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In 2012 the USA has found itself on a slippery slope towards a fiscal cliff. On the 31st of December 2012 taxes are set to rise, while fiscal stimulus measures will end. The resulting contraction in government spending has the potential to push the US economy into its second recession in four years. In the USA’s heavily polarised political arena there is a real danger that political recalcitrance could force consumer and business confidence on a downward trajectory and threaten global growth.
Annual Real GDP Growth in the USA: 2006-2013
Source: Euromonitor International from national statistics/Eurostat/OECD/UN/International Monetary Fund (IMF), World Economic Outlook (WEO), Congressional Budget Office
Note: (1) CBO Fiscal Extension – Congressional Budget Office estimates where all fiscal policies are extended. (2) CBO Fiscal Cliff – Congressional Budget Office estimates where no fiscal policies are extended. (3) 2012-2013 figures are estimates
The main fiscal measures set to expire are the George W. Bush administration tax cuts which reduced income and capital gains tax costing the USA an estimated US$2.8 trillion between 2005 and 2014 if the measures are extended, according to the Center on Budget and Policy Priorities. Obama’s 2009 stimulus measures, a mix of infrastructure spending and tax cuts originally costing US$787 billion aimed at supporting economic growth amid the global economic downturn, are also about to end;
November 2012 is the date of the USA’s upcoming presidential elections. The heavily partisan campaign by both the Republican and Democratic camps has focussed on fundamentally different economic views. The outcome of the election will therefore have a pronounced impact on the fiscal cliff debate;
The USA’s economic outlook is weakening once again, especially in manufacturing, increasing calls for government action. According to the Institute of Supply Management the Production Index for manufacturing registered a significant decline of 4.6 percentage points from the previous month, dropping to 51.0 for June 2012. Failure to resolve the fiscal cliff in the world’s largest economy also threatens the fragile global economy.
The effect the fiscal cliff will have on the economic performance of the USA is significant. The Congressional Budget Office (CBO) estimates indicate the cliff will reduce the government’s spending by around 4.0% of GDP in the fiscal year of 2012-13, a US$607 billion reduction. In a scenario where the cliff is not avoided the CBO estimates real GDP growth will decline by around 1.3% in the first half of 2013, returning the country to recession.
Differences in economic beliefs mean there is little likelihood for a resolution to the fiscal cliff issue before the November 2012 elections. Mitt Romney, the Republican candidate has pledged to make the Bush tax cuts permanent, favouring the private sector. Obama however is likely to look for a more balanced stimulus program, extending certain spending measures as well as tax cuts. According to the Congressional Research Service the estimated cost of the tax cuts would be approximately US$5 trillion between 2011 and 2020;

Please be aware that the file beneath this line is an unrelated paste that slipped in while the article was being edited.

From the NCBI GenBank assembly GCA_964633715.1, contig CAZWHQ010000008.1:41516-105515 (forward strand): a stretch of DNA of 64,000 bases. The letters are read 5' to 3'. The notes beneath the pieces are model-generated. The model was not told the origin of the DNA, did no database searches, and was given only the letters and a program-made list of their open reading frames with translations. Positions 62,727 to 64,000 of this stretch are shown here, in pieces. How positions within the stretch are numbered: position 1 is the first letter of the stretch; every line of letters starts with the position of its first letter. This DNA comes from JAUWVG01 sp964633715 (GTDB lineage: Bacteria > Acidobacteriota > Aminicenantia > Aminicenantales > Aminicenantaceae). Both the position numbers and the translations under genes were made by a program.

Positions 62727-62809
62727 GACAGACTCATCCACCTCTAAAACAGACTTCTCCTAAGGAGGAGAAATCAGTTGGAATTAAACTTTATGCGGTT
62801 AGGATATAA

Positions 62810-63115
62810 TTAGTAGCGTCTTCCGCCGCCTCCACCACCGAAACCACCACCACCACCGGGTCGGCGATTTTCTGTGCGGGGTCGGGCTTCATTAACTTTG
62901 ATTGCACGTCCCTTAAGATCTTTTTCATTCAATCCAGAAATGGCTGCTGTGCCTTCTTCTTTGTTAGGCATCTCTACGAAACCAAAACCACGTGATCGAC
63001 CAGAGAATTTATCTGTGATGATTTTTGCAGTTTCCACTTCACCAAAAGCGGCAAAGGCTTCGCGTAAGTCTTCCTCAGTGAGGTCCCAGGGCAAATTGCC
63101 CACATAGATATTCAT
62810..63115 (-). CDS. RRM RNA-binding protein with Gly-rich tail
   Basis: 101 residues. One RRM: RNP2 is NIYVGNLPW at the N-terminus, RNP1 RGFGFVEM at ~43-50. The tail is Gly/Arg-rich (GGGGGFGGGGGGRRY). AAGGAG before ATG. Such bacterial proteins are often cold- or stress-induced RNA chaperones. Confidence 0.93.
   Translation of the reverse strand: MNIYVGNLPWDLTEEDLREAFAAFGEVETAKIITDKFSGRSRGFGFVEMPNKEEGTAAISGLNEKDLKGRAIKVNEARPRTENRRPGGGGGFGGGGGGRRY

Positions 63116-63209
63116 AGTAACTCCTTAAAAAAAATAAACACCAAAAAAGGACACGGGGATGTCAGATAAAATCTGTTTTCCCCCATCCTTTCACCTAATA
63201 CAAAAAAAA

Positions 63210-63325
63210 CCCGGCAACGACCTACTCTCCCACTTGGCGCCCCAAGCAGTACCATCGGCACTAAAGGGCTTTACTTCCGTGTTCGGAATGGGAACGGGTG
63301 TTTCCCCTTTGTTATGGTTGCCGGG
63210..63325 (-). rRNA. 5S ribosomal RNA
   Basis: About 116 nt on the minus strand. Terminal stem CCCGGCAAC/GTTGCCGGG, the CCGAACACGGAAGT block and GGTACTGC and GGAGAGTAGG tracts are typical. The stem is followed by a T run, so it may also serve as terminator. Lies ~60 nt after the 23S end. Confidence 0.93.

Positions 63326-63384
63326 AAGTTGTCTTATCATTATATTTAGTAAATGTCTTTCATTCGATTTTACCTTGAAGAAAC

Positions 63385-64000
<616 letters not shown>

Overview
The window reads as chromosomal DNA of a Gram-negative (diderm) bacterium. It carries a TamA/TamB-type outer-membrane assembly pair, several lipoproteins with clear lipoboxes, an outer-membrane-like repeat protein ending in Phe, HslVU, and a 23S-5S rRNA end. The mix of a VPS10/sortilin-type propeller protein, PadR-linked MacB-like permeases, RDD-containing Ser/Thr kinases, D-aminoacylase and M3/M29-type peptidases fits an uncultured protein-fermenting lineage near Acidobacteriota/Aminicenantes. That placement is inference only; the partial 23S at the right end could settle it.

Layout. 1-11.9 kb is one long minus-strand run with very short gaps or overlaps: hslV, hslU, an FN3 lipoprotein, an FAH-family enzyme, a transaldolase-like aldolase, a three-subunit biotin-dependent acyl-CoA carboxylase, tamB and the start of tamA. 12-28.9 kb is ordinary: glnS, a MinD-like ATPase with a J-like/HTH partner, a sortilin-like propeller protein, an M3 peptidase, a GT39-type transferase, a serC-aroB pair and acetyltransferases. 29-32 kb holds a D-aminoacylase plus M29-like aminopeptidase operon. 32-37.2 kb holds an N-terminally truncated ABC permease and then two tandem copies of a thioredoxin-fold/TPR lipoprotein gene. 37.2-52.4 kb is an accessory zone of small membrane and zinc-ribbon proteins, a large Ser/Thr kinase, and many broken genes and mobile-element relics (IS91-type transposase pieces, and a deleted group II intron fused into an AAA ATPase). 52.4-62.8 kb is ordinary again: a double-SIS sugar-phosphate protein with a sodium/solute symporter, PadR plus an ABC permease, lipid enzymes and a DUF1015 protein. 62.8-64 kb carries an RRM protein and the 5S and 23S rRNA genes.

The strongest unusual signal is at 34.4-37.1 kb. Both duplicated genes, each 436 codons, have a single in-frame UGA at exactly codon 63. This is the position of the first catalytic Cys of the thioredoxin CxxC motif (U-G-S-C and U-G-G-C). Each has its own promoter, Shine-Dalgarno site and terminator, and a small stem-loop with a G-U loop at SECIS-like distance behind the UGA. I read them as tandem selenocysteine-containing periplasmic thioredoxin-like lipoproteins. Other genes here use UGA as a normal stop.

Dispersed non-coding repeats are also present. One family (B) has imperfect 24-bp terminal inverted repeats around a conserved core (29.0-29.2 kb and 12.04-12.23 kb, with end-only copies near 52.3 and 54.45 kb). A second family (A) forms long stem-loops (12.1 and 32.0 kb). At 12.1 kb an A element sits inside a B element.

Uncertainty has been on the rise in Q2 of 2012 and is a core mechanism through which the fiscal cliff will impact the country’s economy prior to the 31st of December 2012. Gross fixed capital formation (GFCF) growth, a measure of total investment in an economy, has slowed quarter-on-quarter since a peak of 3.1% in Q3 2011 (seasonally adjusted). GFCF is expected to contract in Q2 2012 by 0.2% q-o-q, in part due to the political debate over the looming fiscal cliff;
The political shadow hanging over the US economy in 2012 has no precedent, however the comparatively benign example of the federal debt ceiling debate in the summer of 2011 demonstrates the effect political uncertainty can have on an economy. Consumer confidence in the month prior to and the month of the debt ceiling agreement recorded month-on-month declines averaging 7.9 percentage points;
USA Consumer Confidence: April 2011 – June 2012
Source: Euromonitor International from National Statistics Offices and trade sources
The country’s economic outlook has become increasingly fragile in 2012. Real GDP is forecast to slow in Q2 and Q3 of 2012; on a seasonally adjusted basis real GDP growth is expected to fall to 0.2% over the previous quarter by Q3 2012. Current debates in congress are likely to further delay business investment and consumer spending as the private sector waits for a resolution to the fiscal problem, slowing domestic and global economic growth further.
The congressional divide between the Republican majority in the House of Representatives and the Democratic majority of the Senate means compromise will be inevitable. Although both sides have shown little will to move forward with proposals so far, Euromonitor International expects the fiscal cliff to be avoided. The weakness in the USA’s economy and the danger of recession will force the government’s hand. As a result, real GDP growth is expected to be 2.5% in 2013;
It is important to note however the USA’s economic woes are not set to the end with the fiscal cliff issue. Another increase in the federal debt ceiling is required in early 2013 as the country continues to run a budget deficit, providing further opportunity for political conflict and financial market disruption. The continued political obstinacy could contribute to further uncertainty in the US and global economies.